DAILY MAIL COMMENT: PM’s last chance to get Rwanda off the ground
The gloating progressives who want to throw open Britain’s doors to unrestricted migration were cheering to the rafters yesterday after the Government’s Rwanda plan was struck down.
At the end of an interminable legal battle, the Supreme Court declared the flagship scheme to be unlawful – meaning asylum seekers cannot be sent there for processing.
To be clear, the five senior judges did not say the African nation was intrinsically unsafe. Their concern was the danger that refugees might be returned to their country of origin to face persecution or worse.
This was a crushing blow for Rishi Sunak. The Prime Minister has placed stopping small boats packed with migrants from crossing the Channel at the heart of his agenda.
And the timing of the ruling could not have been worse. Less than 24 hours earlier, sacked home secretary Suella Braverman had eviscerated the PM, openly accusing him of trying to frustrate action on the Rwanda deterrent.
This was a crushing blow for Rishi Sunak (pictured). The Prime Minister has placed stopping small boats packed with migrants from crossing the Channel at the heart of his agenda
And the timing of the ruling could not have been worse. Less than 24 hours earlier, sacked home secretary Suella Braverman (pictured) had eviscerated the PM, openly accusing him of trying to frustrate action on the Rwanda deterrent
The opinion polls are appalling enough already for the Tories without the public being told No 10 is deceiving them over its attempt to curb illegal immigration.
In the 2016 referendum and the election three years later, this country voted decisively to take back control of our borders. The court ruling scorns those mandates.
Along with the sanctimonious migration lobby and lawyers who make a fat living out of exploiting our weak and over-generous asylum system, criminal traffickers will be thrilled by this judgment.
READ MORE: Suella Braverman leads Tory demands for the UK to override human rights laws and start deportations to Rwanda
If it could be shown that simply reaching the UK was no longer a ticket to remaining here indefinitely, but a one-way boarding pass to Africa instead, it was hoped the gangs’ business model would be broken and the boats would stop.
But Leftie lawyers and the judiciary can shoulder only some of the blame for the Rwanda plan’s failure. Downing Street must also accept responsibility.
If the picture Mrs Braverman paints is remotely accurate, Mr Sunak has refused to drive through the radical legal changes needed to make sure it was bombproof.
The setback in the Supreme Court seems to have jolted him to his senses – and not a moment too soon. With Tory MPs on the warpath, the PM has no option but to get on the front foot – and the stalled asylum flights off the ground.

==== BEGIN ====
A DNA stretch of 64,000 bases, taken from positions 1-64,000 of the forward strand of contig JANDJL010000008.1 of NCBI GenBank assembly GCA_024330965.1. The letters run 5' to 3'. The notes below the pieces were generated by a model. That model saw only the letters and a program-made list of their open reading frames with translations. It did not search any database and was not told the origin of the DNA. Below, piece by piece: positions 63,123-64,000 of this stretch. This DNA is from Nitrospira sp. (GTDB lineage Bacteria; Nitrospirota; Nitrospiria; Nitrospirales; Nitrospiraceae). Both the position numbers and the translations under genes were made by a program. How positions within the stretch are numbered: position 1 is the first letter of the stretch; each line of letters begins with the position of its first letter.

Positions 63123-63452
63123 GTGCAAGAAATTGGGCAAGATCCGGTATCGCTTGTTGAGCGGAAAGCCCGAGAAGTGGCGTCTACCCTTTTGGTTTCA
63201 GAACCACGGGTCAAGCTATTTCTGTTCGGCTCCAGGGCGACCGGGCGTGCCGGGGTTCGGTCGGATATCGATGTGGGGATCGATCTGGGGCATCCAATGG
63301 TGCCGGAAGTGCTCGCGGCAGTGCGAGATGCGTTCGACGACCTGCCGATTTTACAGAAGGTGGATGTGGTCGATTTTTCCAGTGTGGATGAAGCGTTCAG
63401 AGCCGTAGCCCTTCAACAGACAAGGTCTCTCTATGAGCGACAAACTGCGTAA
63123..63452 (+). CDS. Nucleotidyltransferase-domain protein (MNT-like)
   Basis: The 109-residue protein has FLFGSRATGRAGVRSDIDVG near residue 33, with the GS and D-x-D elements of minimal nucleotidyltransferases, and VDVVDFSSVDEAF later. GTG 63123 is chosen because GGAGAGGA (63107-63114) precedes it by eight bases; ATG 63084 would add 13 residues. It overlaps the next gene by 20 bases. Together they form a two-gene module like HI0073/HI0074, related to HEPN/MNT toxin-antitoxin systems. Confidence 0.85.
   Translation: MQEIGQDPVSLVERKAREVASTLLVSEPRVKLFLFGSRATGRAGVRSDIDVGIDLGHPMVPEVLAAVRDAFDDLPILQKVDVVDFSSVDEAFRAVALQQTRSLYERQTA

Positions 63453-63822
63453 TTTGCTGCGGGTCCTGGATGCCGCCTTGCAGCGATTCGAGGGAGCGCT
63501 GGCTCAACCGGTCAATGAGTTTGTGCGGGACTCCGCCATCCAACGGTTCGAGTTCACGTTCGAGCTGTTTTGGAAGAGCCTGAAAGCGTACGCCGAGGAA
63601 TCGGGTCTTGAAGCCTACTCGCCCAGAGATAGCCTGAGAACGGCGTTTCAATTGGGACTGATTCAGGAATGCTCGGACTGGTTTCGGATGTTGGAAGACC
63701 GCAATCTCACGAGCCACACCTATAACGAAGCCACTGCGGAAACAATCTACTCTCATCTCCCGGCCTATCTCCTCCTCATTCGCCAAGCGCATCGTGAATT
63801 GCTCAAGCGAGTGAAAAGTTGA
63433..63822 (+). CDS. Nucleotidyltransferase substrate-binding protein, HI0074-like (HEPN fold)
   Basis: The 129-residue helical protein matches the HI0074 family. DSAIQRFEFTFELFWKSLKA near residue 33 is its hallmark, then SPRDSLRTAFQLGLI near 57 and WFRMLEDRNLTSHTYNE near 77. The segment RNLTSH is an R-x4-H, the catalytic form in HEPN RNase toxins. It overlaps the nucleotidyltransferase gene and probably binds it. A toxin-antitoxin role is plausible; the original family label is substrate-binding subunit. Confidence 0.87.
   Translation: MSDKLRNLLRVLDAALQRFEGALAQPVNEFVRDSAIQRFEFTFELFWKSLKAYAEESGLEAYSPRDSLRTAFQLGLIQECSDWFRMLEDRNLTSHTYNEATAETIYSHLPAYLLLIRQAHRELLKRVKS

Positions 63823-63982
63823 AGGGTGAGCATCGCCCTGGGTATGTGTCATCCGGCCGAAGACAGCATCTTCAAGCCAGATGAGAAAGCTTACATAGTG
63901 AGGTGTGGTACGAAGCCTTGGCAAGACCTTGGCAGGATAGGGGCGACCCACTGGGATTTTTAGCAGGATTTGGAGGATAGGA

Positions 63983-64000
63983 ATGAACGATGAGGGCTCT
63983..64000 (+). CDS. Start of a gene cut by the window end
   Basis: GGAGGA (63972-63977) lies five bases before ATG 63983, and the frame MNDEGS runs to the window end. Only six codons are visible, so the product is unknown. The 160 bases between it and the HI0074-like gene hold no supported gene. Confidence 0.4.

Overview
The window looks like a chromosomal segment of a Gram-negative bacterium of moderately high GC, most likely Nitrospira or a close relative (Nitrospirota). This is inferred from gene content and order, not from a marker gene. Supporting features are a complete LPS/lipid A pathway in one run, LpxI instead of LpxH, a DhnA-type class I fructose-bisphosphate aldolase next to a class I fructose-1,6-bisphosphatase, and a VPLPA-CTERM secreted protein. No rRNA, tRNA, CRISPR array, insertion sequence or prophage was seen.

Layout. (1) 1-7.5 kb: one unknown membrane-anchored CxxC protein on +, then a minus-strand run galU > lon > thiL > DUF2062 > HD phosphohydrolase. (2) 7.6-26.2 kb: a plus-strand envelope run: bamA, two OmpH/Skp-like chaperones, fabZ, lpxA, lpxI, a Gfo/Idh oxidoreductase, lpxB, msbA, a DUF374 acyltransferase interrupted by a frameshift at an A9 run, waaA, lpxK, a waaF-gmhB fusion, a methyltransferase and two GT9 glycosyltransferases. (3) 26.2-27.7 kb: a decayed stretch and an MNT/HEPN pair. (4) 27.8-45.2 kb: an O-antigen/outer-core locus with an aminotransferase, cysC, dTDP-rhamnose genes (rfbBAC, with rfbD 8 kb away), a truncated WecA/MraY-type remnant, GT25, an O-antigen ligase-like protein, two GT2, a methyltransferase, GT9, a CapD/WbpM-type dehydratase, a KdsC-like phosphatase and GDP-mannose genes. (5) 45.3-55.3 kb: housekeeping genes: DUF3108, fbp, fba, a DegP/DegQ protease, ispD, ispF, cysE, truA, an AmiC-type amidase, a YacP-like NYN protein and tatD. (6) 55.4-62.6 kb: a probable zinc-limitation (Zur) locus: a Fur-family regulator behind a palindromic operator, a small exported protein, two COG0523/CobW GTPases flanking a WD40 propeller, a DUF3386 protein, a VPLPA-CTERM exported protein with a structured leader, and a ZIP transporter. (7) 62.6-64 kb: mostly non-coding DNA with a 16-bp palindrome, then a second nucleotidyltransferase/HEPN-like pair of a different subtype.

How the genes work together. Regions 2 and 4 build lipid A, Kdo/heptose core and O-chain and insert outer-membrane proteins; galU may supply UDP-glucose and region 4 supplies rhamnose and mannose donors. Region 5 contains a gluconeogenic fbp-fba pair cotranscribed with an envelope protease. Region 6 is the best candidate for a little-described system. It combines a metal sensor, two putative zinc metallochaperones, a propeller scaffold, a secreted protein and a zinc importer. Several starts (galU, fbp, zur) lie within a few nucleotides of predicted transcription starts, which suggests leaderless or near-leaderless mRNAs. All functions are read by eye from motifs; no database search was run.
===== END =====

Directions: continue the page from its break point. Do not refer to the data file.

A new international treaty with Rwanda aims to allay concerns about refugees being subsequently sent back to their homelands, while emergency legislation will ensure Parliament designates it a safe country.
Mr Sunak also said he would do ‘whatever is necessary’ to stop European judges meddling in our affairs. This means he must be prepared to disapply the European Convention on Human Rights and three other treaties in immigration cases.
This would answer once and for all the vexed question of who runs Britain: Our sovereign Parliament or unelected judges over whom we have no say?
Mr Sunak has pledged to pull out all the stops to get the Rwanda scheme up and running. Of course, he’s said it before. This time it’s crucial he acts because the public’s patience on this can’t wear much thinner
Mr Sunak has pledged to pull out all the stops to get the Rwanda scheme up and running. Of course, he’s said it before. This time it’s crucial he acts because the public’s patience on this can’t wear much thinner.
Stand up to tech giants
In last week’s King’s Speech, Mr Sunak pledged to protect the free Press and give aspiring tech businesses freedom to thrive.
So why is Downing Street watering down new laws to tame the Silicon Valley web giants? That would do the exact opposite.
Handing Google and others greater power to challenge the Digital Markets Unit watchdog over decisions they dislike risks them using their vast financial and legal muscle to stifle British companies and wriggle out of fair payment for news content – harming the media.
Mr Sunak has already faced accusations that he is much too close to the tech giants. He should stand up to them – not kowtow.
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